WHERE: Mount Aspiring National Park – South Island, New Zealand
WHEN: November, 2017
WHO: Karma & Scott
OBJECTIVE: A walk in the park
DISTANCE: 30 km
Matukituki Valley hike to Liverpool hut, Mount Aspiring National Park
Still being spring, the weather can still a little temperamental here, but the forecast promised beautiful weather coming in from the south over the next few days. So we decided to do a little road trip, hunting for sunshine. We left Christchurch and drove south towards Wanaka for a brief national parks tour. We cooked a nice curry down by the beautiful Wanaka Lake at sunset, and I(!) removed Scott’s stitches, before continuing out to Mount Aspiring National Park. We arrived late and we slept in the parking lot waiting for daylight.
There had been a late dumping of snow just four days earlier, so not knowing what the conditions were going to be like in the mountains we kept our plans loose. We followed the Matukituki river valley into the park. It was a nice and easy walk and we had timed the weather perfectly, it was warm and not a cloud in the sky! Once we passed the Rob Roy glacier turnoff a few minutes up the track all the tourists disappeared and we had the park to ourselves. It was a beautiful day and just so nice just to be out on trail again!
We stopped for a brief lunch on Pearl Flat while deciding what our objective should be. The warden at Aspiring hut had told us that there still was a lot of snow left in the park, and while the sun had already melted most of the snow down in the valley, there was still a considerable amount left on the mountainsides. Nursing a work injury, Scott was in no condition to do any serious climbing on this trip, but we still wanted elevation for some nice views. Our original plan had been to climb up to the French Ridge hut on the true left of the river, but this track is quite exposed in places. So, without snow gear, we opted for the Liverpool hut on the opposite side of the river instead.
We crossed the swing bridge at Liverpool Stream and began the slippery climb in the snow up to the bushline. Typical New Zealand bush track, steep and technical. Once we cleared the bushline the track sidled across steep exposed shingle and rock, which at this time was covered knee-deep in snow. Since we had left our crampons and ice axes behind this bit was a bit tricky and we actually met some people who had turned back because of it. By the time we got there though someone had already kicked steps across the snow, so we pressed on for the hut. I was huffing and puffing pretty good on this climb, crazy how fast you lose the trail fitness when you are not out doing it every day!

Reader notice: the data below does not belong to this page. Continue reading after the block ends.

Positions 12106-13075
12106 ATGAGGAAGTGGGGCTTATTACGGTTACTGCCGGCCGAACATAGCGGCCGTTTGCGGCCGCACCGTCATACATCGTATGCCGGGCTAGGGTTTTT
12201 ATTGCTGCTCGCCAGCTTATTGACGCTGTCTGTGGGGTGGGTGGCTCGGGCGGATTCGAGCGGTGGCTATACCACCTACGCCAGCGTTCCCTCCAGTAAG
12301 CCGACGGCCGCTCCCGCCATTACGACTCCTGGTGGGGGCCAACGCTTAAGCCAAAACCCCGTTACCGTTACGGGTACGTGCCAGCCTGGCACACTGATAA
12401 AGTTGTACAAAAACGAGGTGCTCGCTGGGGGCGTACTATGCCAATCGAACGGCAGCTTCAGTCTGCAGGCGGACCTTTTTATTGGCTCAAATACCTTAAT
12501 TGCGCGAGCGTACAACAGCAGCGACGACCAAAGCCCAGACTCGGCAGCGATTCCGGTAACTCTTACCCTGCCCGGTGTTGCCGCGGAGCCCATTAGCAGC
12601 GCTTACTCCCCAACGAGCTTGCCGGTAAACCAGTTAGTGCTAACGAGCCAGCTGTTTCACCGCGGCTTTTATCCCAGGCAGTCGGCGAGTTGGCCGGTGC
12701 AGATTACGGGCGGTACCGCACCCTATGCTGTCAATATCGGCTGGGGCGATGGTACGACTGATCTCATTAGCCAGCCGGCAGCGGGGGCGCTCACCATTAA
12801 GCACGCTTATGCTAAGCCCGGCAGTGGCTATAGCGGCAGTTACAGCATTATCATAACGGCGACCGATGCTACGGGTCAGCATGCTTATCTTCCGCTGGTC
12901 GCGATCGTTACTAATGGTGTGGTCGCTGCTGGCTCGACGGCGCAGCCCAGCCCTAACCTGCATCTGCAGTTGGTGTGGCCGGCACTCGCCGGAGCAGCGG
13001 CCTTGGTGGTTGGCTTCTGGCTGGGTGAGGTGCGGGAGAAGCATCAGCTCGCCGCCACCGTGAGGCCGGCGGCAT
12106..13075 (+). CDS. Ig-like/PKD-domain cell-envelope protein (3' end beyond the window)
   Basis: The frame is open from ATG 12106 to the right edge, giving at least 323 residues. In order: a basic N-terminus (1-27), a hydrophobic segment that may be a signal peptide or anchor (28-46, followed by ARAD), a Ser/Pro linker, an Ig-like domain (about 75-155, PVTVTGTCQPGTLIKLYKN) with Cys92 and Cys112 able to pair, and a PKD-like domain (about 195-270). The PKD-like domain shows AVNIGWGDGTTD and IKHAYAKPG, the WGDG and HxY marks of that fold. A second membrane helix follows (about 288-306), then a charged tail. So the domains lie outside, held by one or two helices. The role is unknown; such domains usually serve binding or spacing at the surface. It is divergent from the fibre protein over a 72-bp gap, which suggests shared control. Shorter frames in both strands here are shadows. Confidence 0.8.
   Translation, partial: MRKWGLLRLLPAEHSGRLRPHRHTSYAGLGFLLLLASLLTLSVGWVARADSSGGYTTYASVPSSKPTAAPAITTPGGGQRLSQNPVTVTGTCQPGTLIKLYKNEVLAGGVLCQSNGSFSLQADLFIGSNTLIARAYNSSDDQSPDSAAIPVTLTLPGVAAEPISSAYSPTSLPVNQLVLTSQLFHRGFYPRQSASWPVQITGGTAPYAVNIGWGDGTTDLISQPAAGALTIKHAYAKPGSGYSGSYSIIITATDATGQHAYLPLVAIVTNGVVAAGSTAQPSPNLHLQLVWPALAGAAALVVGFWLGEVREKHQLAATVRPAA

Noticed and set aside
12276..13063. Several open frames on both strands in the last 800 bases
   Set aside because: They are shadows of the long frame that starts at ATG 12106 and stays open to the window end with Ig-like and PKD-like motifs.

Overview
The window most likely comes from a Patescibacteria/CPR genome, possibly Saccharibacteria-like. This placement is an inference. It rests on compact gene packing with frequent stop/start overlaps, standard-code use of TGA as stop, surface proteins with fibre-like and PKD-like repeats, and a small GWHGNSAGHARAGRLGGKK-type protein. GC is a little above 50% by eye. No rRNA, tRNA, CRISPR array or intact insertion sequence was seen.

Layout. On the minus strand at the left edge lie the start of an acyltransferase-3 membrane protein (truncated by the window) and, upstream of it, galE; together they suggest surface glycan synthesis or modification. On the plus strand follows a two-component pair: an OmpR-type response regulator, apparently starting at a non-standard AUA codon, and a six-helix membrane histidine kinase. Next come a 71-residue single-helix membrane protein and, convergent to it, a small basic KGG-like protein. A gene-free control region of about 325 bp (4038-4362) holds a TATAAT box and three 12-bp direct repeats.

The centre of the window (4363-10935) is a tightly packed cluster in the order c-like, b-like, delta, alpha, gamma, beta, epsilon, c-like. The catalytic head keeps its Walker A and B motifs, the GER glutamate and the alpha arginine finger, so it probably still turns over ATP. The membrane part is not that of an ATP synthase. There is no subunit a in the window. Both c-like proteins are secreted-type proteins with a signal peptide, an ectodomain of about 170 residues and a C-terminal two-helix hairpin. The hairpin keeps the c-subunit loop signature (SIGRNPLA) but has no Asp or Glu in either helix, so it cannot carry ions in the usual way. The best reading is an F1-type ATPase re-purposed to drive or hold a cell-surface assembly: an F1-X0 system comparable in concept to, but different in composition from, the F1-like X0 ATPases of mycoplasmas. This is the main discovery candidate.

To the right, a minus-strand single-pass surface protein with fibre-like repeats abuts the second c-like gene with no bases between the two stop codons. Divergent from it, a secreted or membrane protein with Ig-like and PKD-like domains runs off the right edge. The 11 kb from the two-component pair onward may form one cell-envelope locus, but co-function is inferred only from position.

All the sweat is worth it in the end though. Liverpool hut (1,100 m) is a fairly new and basic but very nice 10 bunk hut overlooking the Matukituki Valley and with an absolutely stunning view of the Mount Aspiring summit. We shared the hut with six other hikers, the ones we had to thank for the snow steps, but it would have been a full house if it had not been for those people turning back earlier.
We enjoyed a few hours of sun on the deck surrounding the hut before sunset. Oh, and what a sunset. It presented Mount Aspiring in its very best light, turning the snow-capped summit pink as the light faded. Truly magical!
The rest of the hut was still asleep when we left the next morning. What a difference from the day before! The mountain was completely covered in a thick blanket of fog. No views today! We met a poor mountaineer who had planned to summit Mt Barff that day, but he turned around when he realized the views would be obscured, postponing it to another day. Too bad after all that arduous bush climbing. We wanted to get an early start down before the snow started melting and would turn the descent into a true nightmare. It was intense enough as it was, steep and very, very slippery. Probably a bit more adventurous than what Scott’s arm should have been subjected to, swinging from trees down a mountain side, and my legs were shaking by the end, but we got down in one piece and enjoyed a nice snack break by the river before heading back to the van.
We are still chasing the sun, so we will continue driving north for a quick stop in at Aoraki/Mount Cook National Park and then up to Arthurs Pass National Park.